In a new twist in the battle over adding a controversial citizenship question to the 2020 Census, Secretary Wilbur Ross filed an unexpected memo Thursday revealing that he was already considering adding the question when he began his job in February 2017, after hearing from other senior administration officials on the subject.
The statement contradicts his earlier testimony to Congress saying he explored adding the question in response to a December 2017 request by the Department of Justice.
In the memo, filed in response to litigation challenging the question, Ross said he and his staff had “inquired whether the Department of Justice (DOJ) would support, and if so would request, inclusion of a citizenship question.”
The memo sparked speculation that as-yet unreleased documents may exist showing Ross was actively discussing the question far earlier than he had indicated.
The administration has said the question of citizenship, which has not appeared on a decennial census since 1950, is needed to enforce the 1965 Voting Rights Act. Critics say that it is not necessary for that purpose and that it is political chess move meant to deter immigrants and their families from filling out the census form.
Census experts inside and outside the bureau have warned that adding the question will depress response rates and lead to a less accurate and more costly count. Data from the decennial survey is used to draw legislative districts, reallocate congressional seats and determine how hundreds of millions of dollars in federal funds are spent.
Critics of the question said the memo filed Thursday bolsters their argument that support for it was politically motivated.
“This newly released document reveals that the Commerce Department pressed the Justice Department to ask for the citizenship question to be added to the census — not the other way around,” Rep. Elijah E. Cummings (Md.), the top Democrat on the House Oversight and Government Reform Committee, said in a statement.
“This document suggests that the Voting Rights Act was nothing more than a pretext for adding the citizenship question for political reasons, and it raises grave questions about whether Secretary Ross and other Commerce Department officials misled Congress when they concealed this fact and testified repeatedly that they were merely responding to the Justice Department’s request,” Cummings said.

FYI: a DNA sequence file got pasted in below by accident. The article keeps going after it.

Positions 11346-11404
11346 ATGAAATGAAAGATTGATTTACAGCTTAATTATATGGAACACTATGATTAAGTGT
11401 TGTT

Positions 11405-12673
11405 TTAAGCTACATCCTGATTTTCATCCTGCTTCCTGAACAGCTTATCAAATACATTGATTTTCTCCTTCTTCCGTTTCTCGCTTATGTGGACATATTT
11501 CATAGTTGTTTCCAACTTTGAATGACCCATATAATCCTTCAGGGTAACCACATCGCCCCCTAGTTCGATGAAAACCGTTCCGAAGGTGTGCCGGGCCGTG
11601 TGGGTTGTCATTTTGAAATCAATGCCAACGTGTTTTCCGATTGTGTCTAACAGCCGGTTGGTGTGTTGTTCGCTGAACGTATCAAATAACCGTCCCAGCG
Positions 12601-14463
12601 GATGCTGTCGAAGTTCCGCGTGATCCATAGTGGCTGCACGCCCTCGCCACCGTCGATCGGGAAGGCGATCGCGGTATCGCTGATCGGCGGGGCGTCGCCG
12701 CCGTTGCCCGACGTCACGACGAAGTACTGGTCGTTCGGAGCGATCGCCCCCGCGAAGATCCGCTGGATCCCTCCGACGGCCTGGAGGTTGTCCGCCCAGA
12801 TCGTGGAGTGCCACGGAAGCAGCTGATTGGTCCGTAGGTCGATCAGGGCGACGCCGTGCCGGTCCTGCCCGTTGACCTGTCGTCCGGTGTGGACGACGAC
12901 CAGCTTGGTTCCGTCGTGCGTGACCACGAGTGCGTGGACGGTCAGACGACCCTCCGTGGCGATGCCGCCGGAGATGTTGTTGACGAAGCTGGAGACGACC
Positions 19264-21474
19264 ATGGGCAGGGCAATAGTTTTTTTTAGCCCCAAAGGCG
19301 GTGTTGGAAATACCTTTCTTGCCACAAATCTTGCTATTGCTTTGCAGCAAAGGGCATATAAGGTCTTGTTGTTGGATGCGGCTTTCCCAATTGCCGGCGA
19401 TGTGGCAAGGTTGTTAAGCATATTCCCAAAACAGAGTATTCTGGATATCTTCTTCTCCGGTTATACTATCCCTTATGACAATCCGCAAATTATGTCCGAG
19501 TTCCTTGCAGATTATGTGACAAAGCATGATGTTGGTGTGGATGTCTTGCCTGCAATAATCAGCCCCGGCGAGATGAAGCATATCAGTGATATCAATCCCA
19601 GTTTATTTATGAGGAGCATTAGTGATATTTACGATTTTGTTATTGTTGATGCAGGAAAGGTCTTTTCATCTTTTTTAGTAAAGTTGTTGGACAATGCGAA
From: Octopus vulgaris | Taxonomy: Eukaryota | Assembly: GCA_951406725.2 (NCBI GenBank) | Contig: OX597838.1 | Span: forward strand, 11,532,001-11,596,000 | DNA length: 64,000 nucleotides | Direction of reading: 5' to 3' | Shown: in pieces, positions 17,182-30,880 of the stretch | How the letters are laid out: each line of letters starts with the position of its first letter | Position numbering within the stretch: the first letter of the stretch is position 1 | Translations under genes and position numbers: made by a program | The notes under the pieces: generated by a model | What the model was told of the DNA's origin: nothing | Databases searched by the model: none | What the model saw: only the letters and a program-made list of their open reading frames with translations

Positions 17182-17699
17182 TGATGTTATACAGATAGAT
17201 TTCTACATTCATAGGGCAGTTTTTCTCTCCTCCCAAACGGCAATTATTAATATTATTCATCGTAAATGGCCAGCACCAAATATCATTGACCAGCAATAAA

A Commerce Department spokesman told The Washington Post that the memo had been filed “in the interest of transparency and expeditious resolution of frivolous litigation.” The Justice Department declined to comment.
At a March 22 hearing before the House Ways and Means Committee, Ross said the Justice Department had “initiated the request” for the question, adding, “Because it is from the Department of Justice, we are taking it very seriously, and we will issue a fulsome documentation of whatever conclusion we finally come to.” Ross made similar sworn statements at other hearings before and after announcing March 26 that the question would be added to the decennial count.
The announcement sparked a legal and political wildfire. At least six lawsuits have been filed opposing the question, including one by 18 states and cities. Lawmakers opposing the question have said they will seek to block funding for it and called for internal Trump administration documentation on how the request for the question came about.
Two weeks ago, the Commerce Department released over 1,300 pages of emails, memos and other documents related to Ross’s decision to add the question to the 2020 Census. The cache, released as part of the lawsuits, included an exchange from July 2017 in which Kansas Secretary of State Kris Kobach, who at one point led President Trump’s now-defunct voter fraud commission, said he had spoken with Ross about the citizenship question “at the direction of Steve Bannon,” a reference to Trump’s former chief strategist. In one email, Kobach proposed specific language for a citizenship question and said it was “essential” to add it to the census.
The documents also included an analysis by the Census Bureau’s chief scientist warning that adding the question would be “very costly, harms the quality of the census count, and would use substantially less accurate citizenship status data than are available” from existing federal records.
On Friday, critics blasted Ross and the administration over the memo.
“We already knew the argument offered by the Sessions Justice Department that the citizenship question was critical for Voting Rights Act enforcement was a false pretext to carry out the agenda of political operatives like Steven Bannon and Kris Kobach,” said Vanita Gupta, president and CEO of the Leadership Conference on Civil and Human Rights. Jeff Sessions is attorney general.
“This memo, which contradicts what Secretary Ross told stakeholders and testified under oath before Congress, confirms he was complicit in that pretext,” Gupta said.
Terri Ann Lowenthal, a former staff director of the House census oversight subcommittee, said: “We now know that Secretary Ross deceived Congress, stakeholders and the public about his decision to add a citizenship question to the 2020 Census. He has burned a hole in the integrity of the census and the Census Bureau as a nonpartisan, scientific agency, and it could take years to restore public confidence in the agency’s work.”
Cummings said Democrats are renewing their request for a committee vote to issue subpoenas for still-unreleased documents relating to the citizenship question.